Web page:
Here is a simple semi- sparring drill for those that do one- step moves.
Do the attack and respond to it as is expected. Then after a while, have the person in the position as an attacker add (if they want) an additional attack of their choice after the end of the drill. The person doing the technique then can respond any way they want. No moves beyond that by either side.
It is not a full out sparring match. But it does get the person doing a set drill to expect and train for a continuation of an attack instead of dropping their guard at the "end" of the drill.
Ever spar in slow motion? Try sparring at 25% speed, with the goal to be looking for openings. It's a great way to train the eyes, it's also a great way to develop patience and control.
To quote my instructor:When people start talking about sparring, somebody always has to mention that sparring is not real fighting. I think most people already know this. It doesn't matter if sparring is real fighting or not. It has its place, it is effective for its purpose and sparring skills are better than no combative skills at all. I would hope that any martial art combines sparring practice with some amount of real world self defense as well.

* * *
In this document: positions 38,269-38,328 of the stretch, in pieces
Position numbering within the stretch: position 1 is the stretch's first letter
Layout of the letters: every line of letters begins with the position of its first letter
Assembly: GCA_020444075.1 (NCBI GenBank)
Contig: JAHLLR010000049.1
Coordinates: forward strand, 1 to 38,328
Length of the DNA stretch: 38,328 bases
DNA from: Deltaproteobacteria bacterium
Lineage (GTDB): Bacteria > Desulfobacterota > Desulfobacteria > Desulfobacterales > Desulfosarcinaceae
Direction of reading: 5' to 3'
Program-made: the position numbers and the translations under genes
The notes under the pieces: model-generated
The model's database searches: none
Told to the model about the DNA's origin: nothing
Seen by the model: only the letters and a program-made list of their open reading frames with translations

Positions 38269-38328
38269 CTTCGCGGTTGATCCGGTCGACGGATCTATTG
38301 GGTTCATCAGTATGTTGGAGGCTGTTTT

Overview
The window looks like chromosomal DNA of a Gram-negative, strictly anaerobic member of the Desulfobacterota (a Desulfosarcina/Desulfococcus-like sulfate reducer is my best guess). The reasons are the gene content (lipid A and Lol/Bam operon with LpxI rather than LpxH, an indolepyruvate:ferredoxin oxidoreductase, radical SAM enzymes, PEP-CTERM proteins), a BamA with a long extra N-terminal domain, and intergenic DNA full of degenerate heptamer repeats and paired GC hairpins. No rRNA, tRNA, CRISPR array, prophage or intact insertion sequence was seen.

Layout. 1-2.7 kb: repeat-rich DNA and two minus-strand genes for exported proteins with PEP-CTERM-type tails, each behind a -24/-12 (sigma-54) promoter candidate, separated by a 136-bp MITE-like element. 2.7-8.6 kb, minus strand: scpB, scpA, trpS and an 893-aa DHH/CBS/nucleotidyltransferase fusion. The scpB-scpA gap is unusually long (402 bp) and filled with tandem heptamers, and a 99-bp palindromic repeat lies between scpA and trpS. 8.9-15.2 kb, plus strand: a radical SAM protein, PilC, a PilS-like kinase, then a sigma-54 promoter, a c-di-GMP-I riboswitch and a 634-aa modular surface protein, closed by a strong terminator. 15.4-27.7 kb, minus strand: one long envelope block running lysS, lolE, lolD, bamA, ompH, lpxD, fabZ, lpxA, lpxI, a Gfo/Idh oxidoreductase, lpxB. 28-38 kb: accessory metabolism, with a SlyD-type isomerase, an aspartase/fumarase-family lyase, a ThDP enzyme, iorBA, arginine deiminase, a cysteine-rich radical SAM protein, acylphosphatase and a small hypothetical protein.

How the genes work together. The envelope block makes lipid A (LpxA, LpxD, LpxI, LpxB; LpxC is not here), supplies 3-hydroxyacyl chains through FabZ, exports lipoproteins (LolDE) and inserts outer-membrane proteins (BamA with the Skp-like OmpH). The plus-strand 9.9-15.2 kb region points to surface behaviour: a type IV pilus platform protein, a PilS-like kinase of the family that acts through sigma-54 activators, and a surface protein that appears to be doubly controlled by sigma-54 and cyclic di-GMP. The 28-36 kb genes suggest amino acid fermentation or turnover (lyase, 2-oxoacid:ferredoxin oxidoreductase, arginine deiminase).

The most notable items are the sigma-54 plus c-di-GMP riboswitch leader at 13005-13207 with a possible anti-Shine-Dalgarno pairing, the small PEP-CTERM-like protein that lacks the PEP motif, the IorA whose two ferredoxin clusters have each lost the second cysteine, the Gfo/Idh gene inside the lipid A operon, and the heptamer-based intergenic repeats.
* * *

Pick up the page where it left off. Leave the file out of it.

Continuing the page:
To quote my instructor:
"Sparring is a method of practicing the learned techniques under pressure."
It's one tool in developing useful skills, if done properly. If done poorly and improperly, it's a great way to develop misplaced confidence or to falsely convince yourself that what you've learned isn't any good or is better than it really is.